Here’s the claim in question, in article written by their culture reporter about Jerusalem (“‘This land is just dirt’: a rooftop view of Jerusalem”) which focused heavily on the influence of Haredi Jews, and on what the writer claimed was an increasingly ‘segregated’ city.
The Haredim have less and less need to go out of our own neighbourhoods,” she says, “and that creates more separation.”
In Jerusalem, they [haredim] have practically built their own city within a city. In order to cloister their way of life from the corruption of secular modern society, they have their own schools, shopping malls, sports clubs, parks and hospitals.
Whilst we know of no haredi-only shopping malls or parks, the suggestion that there are haredi-only hospitals is just absurd, as anyone familiar with Israeli hospitals would surely know. Whilst Bikur Cholim Hospital in Jerusalem treats a large number of Haredim (due to its close proximity to Haredi neighborhoods), like all Israeli hospitals, it treats all patients who come through its doors, regardless of religion.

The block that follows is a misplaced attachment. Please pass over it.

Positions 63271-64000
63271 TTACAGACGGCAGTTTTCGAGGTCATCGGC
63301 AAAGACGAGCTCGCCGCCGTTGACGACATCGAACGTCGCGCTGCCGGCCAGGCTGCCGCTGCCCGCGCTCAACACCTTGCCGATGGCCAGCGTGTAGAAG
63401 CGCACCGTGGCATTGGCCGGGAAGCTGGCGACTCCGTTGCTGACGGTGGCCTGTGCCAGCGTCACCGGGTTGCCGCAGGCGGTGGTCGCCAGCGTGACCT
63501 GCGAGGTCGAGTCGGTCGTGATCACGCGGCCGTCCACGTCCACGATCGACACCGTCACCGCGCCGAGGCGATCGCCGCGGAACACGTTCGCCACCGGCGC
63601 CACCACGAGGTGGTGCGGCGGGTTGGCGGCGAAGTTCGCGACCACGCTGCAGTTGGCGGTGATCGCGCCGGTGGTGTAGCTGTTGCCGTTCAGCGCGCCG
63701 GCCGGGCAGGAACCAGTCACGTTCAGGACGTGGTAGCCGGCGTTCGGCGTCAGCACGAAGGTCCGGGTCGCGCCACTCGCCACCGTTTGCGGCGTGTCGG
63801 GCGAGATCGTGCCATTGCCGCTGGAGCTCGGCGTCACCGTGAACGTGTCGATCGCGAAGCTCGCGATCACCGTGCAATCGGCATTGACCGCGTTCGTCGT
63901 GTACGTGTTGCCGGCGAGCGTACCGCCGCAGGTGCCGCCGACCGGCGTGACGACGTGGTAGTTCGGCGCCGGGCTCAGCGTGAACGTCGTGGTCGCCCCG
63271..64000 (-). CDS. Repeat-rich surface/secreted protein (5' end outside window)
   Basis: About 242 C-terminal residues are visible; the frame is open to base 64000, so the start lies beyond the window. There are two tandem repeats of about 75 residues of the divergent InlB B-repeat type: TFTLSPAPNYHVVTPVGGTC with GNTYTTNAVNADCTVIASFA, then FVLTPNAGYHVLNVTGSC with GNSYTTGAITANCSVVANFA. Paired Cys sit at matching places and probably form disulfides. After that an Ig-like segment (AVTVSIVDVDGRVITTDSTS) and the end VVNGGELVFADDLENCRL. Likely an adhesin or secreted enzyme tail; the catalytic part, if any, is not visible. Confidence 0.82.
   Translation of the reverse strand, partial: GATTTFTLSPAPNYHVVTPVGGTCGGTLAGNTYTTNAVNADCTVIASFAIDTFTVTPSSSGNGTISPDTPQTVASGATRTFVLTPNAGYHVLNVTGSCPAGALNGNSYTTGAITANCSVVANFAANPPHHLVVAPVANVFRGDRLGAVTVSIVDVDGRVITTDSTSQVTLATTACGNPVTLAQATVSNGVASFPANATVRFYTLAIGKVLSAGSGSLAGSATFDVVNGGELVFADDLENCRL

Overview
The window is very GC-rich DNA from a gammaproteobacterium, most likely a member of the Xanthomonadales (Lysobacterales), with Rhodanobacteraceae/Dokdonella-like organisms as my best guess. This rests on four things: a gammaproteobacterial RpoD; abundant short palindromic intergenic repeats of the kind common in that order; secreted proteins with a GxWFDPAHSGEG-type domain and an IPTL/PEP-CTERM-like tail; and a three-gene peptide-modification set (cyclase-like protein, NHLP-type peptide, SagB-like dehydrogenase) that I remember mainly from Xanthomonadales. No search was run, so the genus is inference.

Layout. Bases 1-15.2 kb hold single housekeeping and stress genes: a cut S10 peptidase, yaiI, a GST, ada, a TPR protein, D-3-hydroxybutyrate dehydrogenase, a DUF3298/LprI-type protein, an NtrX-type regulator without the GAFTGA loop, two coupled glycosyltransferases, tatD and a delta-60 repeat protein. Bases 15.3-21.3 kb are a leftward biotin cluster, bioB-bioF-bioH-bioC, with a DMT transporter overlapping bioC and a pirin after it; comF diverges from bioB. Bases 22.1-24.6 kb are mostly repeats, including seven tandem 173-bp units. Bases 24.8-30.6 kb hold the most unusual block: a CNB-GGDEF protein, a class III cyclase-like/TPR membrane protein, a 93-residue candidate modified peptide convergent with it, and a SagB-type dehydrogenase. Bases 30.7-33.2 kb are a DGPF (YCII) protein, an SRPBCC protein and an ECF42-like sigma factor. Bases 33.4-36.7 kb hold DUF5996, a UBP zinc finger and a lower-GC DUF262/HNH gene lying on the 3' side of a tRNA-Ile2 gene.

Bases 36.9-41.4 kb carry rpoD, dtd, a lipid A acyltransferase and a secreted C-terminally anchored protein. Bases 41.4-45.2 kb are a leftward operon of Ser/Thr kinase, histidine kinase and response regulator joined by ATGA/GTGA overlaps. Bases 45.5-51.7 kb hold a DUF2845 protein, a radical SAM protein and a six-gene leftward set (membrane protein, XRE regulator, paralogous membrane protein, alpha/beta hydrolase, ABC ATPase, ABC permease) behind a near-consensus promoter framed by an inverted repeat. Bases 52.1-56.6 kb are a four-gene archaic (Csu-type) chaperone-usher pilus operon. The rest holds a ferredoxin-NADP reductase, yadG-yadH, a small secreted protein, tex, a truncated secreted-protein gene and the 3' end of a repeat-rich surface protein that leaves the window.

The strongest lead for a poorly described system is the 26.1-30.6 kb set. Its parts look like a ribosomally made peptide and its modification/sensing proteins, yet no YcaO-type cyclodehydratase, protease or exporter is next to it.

More broadly, with patients and healthcare professionals of all faiths and backgrounds mingling and working together, Israeli hospitals arguably represent the most successful model of Jewish-Muslim co-existence in the country. (In a rare moment of lucidity, even the Guardian acknowledged this fact in a 2016 report by Kate Shuttleworth.)
We ask that you consider contacting the Guardian and politely asking editors to substantiate the claim.
A Polish historian who said the country’s Nazi invasion was initially not so bad for Jews received a medal from the Polish Minister of National Education “for special merits for education.”
The minister, Anna Zalewska, presented Tomasz Panfil with the honor at a ceremony in Warsaw earlier this month.
Panfil, who is responsible for education at the Institute of National Remembrance in Lublin, earlier this month wrote an article in which he stated that “after the aggression of Germany into Poland, the situation of the Jews did not look very bad.”
“Although the [Nazi] occupation authorities took over, they ordered the wearing of armbands with the star of David, charged them heavy taxes, began to designate Jews-only zones only for the Jews,” he wrote, “but at the same time permitted the creation of Judenrat, that is, organs of self-government.”
Panfil was criticized for his statement by the Institute of National Remembrance. Historians of the Holocaust note that the Judenrats were specifically set up to carry out German policy in the newly formed ghettos, where Jews were forbidden to leave under penalty of death.